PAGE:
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Best Cosy Books

Start from Scratches (PAPERBACK)

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PAPERBACK. Book 4 in the MenoPaws Mysteries, Paranormal Women's Fiction cozy mystery series.

Detective Cole is missing. Nell has a gut feline all is not well, but JenniFur, Edison, Daphne, and Delilah assure her he is simply on leave.

When the detective's neighbor is found murdered, Nell and her friends discover all is not cat and dried. Soon they are chasing their tails. Will they find the detective before it's too late? One thing's for sure, they will have to go back to the beginning and start from scratches.


 Paperback 270 pages
 Dimensions  5 x 0.61 x 8 inches (127 x 15.6 x 203 mm)
 ISBN  9781922595317
 Publication date  May 6, 2021
 Publisher  Best Cosy Books

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I said good morning to the cat, and the cat said good morning to me. That was one of the strange things about JenniFur. She said good morning, while most cats said, “Do not greet me. You are not worthy of a hello. Feed me. Feed me or suffer my wrath.”
Also, she said good morning in English.
“I want food,” she said. A magical cat was still a cat, after all. Her manners only stretched so far.
“I am feeding you,” I replied, opening a can of tuna.
“If you do not feed me this very second, I will vomit on the carpet.” JenniFur ran in front of my slippers.
“You know, you would get fed a lot faster if you didn’t try to trip me up every time I walked towards your bowl.”
“How can I trust you won’t forget to feed me?” JenniFur replied. She head-butted my calf.
“I feed you every day,” I muttered, emptying the can into her bowl.
I stood, tossed the can into the recycling bin, and glanced in the mirror. I looked a mess. My hair was in the type of curlers my grandmother had worn every night for seventy years. I didn’t mean the curlers looked the same; they were her exact curlers. I’d inherited them while my cousin, the favourite, inherited her home, furniture, and savings.
“Feed me,” JenniFur said.
I looked down at her. “I literally just fed you?”
“I don’t recall,” JenniFur said, “I feel as though I haven’t been fed in seventeen years.”
“You were fed five seconds ago,” I said, even though I knew there was no point in arguing with her.
JenniFur did not reply. Instead, she vomited on the rug.
I groaned. “Great! Why can’t you throw up outside?”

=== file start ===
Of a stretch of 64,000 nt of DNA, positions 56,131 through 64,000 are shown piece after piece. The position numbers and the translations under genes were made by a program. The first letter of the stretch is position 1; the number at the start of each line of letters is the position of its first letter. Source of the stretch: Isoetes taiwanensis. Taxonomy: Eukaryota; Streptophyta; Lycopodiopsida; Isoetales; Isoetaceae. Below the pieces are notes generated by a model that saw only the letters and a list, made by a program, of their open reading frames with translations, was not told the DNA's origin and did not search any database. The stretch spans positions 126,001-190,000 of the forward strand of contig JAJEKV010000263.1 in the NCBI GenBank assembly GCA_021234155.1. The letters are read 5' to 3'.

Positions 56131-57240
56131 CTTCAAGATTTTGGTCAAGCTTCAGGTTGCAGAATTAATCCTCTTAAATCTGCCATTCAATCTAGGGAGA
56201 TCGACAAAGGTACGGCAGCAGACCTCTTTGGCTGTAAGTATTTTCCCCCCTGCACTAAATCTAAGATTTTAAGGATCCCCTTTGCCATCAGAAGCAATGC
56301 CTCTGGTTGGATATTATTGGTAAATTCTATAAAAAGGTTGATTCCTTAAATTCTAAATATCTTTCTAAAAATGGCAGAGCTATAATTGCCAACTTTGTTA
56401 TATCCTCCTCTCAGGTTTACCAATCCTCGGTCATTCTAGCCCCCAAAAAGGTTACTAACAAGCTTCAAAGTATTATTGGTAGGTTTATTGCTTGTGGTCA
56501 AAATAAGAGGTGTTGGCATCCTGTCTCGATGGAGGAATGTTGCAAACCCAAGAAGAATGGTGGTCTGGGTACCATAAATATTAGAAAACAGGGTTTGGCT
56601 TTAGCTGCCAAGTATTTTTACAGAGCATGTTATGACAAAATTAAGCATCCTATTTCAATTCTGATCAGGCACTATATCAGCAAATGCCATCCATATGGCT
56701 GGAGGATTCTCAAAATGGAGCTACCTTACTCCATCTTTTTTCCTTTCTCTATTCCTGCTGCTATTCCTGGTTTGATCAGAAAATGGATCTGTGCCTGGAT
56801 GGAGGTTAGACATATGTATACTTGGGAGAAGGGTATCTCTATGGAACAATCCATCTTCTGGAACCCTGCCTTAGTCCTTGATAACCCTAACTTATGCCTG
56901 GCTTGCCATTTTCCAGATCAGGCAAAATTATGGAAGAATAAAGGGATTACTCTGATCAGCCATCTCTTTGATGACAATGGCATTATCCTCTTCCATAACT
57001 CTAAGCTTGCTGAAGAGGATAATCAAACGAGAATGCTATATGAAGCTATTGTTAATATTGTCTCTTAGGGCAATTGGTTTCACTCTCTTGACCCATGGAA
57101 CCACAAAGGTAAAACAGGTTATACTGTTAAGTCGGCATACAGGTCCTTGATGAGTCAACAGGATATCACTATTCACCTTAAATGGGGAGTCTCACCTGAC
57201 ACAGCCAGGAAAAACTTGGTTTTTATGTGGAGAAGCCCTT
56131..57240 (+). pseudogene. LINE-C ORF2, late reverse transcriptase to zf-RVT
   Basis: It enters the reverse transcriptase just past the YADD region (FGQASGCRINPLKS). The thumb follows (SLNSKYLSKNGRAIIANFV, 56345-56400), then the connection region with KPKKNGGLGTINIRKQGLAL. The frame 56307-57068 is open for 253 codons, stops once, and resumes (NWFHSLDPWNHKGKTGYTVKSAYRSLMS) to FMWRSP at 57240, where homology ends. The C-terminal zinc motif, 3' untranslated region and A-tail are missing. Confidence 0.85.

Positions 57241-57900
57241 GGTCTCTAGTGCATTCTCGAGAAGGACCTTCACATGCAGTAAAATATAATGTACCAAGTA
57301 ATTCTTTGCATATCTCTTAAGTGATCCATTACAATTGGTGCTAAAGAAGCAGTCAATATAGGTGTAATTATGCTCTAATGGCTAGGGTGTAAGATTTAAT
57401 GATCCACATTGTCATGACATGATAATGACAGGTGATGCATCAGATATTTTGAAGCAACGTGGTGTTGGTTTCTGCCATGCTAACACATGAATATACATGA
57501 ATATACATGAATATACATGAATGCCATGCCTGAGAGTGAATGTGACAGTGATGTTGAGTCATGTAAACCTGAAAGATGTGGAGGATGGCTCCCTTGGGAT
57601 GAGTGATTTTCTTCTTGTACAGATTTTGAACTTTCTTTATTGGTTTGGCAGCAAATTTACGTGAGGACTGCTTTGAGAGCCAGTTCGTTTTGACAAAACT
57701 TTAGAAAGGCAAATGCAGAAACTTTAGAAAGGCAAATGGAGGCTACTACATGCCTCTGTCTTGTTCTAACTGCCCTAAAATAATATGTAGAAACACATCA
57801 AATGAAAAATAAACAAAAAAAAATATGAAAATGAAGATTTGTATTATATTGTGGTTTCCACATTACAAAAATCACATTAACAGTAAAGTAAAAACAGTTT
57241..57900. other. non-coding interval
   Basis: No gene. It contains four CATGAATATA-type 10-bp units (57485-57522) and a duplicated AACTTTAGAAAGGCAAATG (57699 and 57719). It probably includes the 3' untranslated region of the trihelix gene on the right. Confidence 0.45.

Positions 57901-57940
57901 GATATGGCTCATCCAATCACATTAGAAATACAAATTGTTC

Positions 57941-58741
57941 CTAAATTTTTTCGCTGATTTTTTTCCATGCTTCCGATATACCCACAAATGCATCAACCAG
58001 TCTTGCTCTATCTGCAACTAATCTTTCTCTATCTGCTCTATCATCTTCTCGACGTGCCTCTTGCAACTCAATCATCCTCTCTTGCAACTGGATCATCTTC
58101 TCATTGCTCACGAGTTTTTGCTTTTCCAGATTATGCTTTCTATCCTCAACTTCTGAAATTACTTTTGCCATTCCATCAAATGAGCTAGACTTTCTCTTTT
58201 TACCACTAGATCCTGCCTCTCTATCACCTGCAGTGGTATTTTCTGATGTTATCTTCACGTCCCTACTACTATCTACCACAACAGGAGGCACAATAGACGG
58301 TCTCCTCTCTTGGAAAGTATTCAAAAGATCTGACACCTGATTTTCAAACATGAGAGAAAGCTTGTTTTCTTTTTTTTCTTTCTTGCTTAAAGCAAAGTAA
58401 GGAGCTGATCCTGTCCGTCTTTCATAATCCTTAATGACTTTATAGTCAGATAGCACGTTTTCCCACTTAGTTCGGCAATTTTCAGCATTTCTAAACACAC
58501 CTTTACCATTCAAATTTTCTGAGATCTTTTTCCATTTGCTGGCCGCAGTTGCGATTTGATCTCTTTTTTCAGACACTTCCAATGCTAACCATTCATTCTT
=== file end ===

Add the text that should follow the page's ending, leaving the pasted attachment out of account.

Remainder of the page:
“It’s cold outside,” JenniFur said. “I would like my breakfast now.”
I cleaned up while JenniFur tried to trip me up. Then I fed her again, because I wanted two seconds of peace and quiet to remove the curlers from my hair. I didn’t get the chance in the end, because there was a knock on my door.
I lived above my bookstore called A Likely Story. It was a cozy, quaint little apartment deep on Wild Lime Mountain. The man who ran the bookstore, Edison, was a small, wizard like individual who sometimes knocked on my door with coffee and crumpets. After the stress of JenniFur, I was looking forward to the caffeine.
I opened the door. “Edison, that’s so sweet.”
But it wasn’t Edison. It was Detective Caspian Cole. Caspian was ridiculously handsome. Seriously, no man had any business being that dashing. I scrunched up my nose, trying to keep out his cologne, which was warm and spicey and inviting.
“Check out the buns,” JenniFur said. If she was a person, I figured she would have wolf whistled.
“That is wildly inappropriate,” I said. For a moment, I had forgotten that Caspian had no idea I could speak to JenniFur. I was the only one who could hear her thoughts.
“No,” JenniFur said, she was purring now. “The finger buns.”
It turns out she was not talking about Caspian’s bottom, but the bread covered in icing and sprinkles.
“Why have you brought those?” I said, thinking the only place those buns would go would be straight to my buns.
“A bribe.” Caspian looked flustered.
“I’m listening,” I replied.
“Oh, are you ever,” JenniFur said.
I ignored her.
“My niece is in town for a while.”
“I didn’t know you had any siblings.” I stepped to the side to let Caspian into the apartment.
“Neither did I,” he replied, “until three years ago. It turns out I have a half-brother who is fifteen years younger than I am. We’re not at all close, but he’s asked me to look after his daughter, Harriet, for a few weeks. She’s my niece.”